There are no adequate pharmacodynamic data relating concentrations of acetaminophen in serum to analgesia.
Children undergoing outpatient tonsillectomy were administered acetaminophen either orally, 0.5-1.0 h preoperatively (n = 20), or per rectum at induction of anesthesia (n = 100). No other analgesic agents were administered. Individual concentrations of acetaminophen in serum and pain scores (0-10) measured over a 4-h postoperative period were analyzed using a nonlinear mixed-effects model (NONMEM).
Mean (% CV) estimates of population pharmacokinetic parameters with percent coefficient of variation, standardized to a 70-kg person, for a one-compartment model with first-order input, lag time, and first order-elimination were a volume of distribution of 60 (21) 1 and a clearance of 13.5 (46) 1/h. Rectally administered acetaminophen had an absorption half-life of 35 (63) min with a lag time of 40 min. The absorption half-life for the oral preparation was 4.5 (63) min without a detectable lag time. The relative bioavailability of the rectal compared with the oral formulation was 0.54. The equilibration half-time of an effect compartment was 1.6 (131) h. Pharmacodynamic population parameter estimates (percent coefficient of variation) for a fractional sigmoidal Emax model, in which the greatest possible pain relief equates to an Emax of 1, were Emax = 1, EC50 (the concentration producing 50% of Emax) = 3.4 (94) mg/l, and Hill coefficient = 0.54 (42).
The pharmacodynamics of acetaminophen can be described using a sigmoidal Emax model with a low Hill coefficient. To achieve a mean posttonsillectomy pain score of 3.6 of 10, an effect compartment concentration of 10 mg/l is necessary.
ACETAMINOPHEN is an antipyretic analgesic drug used widely in pediatric clinical practice. Concentrations of acetaminophen between 10 and 20 mg/l are known to produce an antipyretic effect. The analgesic effect of acetaminophen is thought to be related directly to its concentration, but no relation has been established between concentrations of acetaminophen and analgesia in humans.
We monitored children undergoing adenotonsillectomy to determine how concentration of acetaminophen is related to analgesia. A pharmacokinetic-pharmacodynamic model was used to describe the concentration-effect relationship.
Materials and Methods
Approval from the Regional Health Authority Ethics Committee was obtained. Parental consent was obtained for each child. Children with an American Society of Anesthesiologists physical status 1 or 2, aged 2-15 yr and scheduled for outpatient tonsillectomy with or without adenoidectomy, were enrolled in the study.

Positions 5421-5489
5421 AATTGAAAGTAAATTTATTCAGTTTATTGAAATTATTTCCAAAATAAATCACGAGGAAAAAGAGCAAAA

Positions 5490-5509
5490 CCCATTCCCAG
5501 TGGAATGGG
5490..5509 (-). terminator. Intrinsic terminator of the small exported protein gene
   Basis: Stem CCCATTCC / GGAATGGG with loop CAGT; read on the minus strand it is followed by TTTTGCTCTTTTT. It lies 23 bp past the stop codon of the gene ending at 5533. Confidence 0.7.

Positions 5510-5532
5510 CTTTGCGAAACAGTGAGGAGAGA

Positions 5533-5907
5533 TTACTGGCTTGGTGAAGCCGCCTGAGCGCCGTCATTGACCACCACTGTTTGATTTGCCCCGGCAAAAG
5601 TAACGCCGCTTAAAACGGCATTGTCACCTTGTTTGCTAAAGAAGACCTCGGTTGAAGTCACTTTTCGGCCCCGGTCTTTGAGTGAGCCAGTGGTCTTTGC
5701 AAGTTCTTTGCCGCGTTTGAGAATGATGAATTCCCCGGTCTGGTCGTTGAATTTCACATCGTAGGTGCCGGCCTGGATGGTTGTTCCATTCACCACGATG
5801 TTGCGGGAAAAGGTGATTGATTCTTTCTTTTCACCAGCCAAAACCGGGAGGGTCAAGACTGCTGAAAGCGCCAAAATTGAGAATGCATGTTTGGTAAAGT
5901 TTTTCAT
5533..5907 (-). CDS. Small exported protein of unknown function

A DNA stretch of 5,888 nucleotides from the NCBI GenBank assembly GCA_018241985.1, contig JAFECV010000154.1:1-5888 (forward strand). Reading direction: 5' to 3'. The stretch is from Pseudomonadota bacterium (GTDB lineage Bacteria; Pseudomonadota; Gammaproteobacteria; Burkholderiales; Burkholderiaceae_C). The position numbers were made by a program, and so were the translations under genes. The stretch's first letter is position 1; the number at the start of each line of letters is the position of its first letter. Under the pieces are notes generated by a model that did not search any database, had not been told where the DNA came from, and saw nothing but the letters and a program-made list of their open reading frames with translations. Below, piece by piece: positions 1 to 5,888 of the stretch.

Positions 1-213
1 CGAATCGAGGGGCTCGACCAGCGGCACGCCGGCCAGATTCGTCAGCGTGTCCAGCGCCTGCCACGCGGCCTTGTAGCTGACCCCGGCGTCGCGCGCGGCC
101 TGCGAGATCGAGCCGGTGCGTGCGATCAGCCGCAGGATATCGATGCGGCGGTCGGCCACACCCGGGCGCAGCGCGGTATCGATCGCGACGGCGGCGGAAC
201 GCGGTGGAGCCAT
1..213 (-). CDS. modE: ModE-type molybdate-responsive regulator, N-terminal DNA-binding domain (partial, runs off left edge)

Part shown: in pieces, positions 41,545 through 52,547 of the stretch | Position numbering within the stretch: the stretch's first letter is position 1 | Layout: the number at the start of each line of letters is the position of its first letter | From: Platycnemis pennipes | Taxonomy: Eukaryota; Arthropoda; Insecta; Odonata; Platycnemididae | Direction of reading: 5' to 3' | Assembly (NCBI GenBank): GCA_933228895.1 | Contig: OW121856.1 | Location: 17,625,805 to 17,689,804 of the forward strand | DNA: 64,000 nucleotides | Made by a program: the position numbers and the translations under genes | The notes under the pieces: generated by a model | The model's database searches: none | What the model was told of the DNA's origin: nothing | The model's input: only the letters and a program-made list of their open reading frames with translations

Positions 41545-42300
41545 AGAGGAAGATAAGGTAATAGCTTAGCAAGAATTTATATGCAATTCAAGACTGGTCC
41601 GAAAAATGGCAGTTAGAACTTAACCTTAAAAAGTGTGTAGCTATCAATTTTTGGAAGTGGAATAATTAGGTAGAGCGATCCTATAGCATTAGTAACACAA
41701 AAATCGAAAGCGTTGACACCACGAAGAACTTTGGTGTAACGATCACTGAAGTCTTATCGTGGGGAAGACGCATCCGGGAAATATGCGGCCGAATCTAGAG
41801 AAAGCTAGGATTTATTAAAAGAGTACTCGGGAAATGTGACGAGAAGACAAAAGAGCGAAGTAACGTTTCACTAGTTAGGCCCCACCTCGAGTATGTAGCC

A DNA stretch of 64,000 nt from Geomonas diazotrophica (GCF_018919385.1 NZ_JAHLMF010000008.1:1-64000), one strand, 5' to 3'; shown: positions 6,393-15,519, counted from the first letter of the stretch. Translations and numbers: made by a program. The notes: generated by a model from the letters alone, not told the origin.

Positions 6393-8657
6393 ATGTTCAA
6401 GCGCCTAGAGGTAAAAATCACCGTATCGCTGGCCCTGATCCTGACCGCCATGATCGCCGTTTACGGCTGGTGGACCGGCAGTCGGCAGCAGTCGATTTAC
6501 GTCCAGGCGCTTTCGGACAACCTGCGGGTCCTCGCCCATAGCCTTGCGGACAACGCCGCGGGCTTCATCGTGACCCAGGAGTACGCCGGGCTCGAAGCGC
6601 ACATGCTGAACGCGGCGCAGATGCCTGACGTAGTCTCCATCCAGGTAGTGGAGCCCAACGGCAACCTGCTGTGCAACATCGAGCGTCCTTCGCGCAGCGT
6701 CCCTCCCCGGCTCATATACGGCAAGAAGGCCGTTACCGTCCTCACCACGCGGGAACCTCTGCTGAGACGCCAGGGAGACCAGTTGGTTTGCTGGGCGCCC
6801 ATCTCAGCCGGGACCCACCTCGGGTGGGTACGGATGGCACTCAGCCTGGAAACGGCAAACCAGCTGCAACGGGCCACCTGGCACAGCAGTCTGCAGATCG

Children were not premedicated. Anesthesia was induced with either propofol (3 mg/kg, administered intravenously) or inhaled halothane and 70% nitrous oxide in oxygen. Atracurium (0.4 mg/kg) was administered intravenously to facilitate tracheal intubation. Anesthetic maintenance consisted of halothane in 70% nitrous oxide in oxygen with controlled ventilation. At the conclusion of the procedure, all children received neostigmine (0.05 mg/kg) and atropine (0.02 mg/kg). Children were extubated after the surgical field was dry and after resumption of spontaneous respiration. They were then transported to the recovery room.
Tonsil dissection was performed using monopolar coagulation diathermy, and any subsequent bleeding was arrested with packing or bipolar diathermy. The average blood loss using this technique was 10-20 ml. All surgery was performed by one operator.
All children received 20 ml/kg of a balanced salt solution intravenously and metoclopramide (0.15 mg/kg) intraoperatively. Acetaminophen ([almost equal to] 40 mg/kg) was administered either between 0.5 and 1.0 h preoperatively as an oral elixir or per rectum after anesthetic induction. The rectal suppositories were an acetaminophen slurry contained in a glycogelatin capsule and are available in two sizes: 125 and 250 mg (Sanofi Winthrop [NZ] Ltd., Auckland, New Zealand). The oral elixir was supplied as a sugar-free, alcohol-free preparation with a standard strength of 250 mg/5 ml (SmithKline Beecham [NZ] Ltd., Auckland, New Zealand).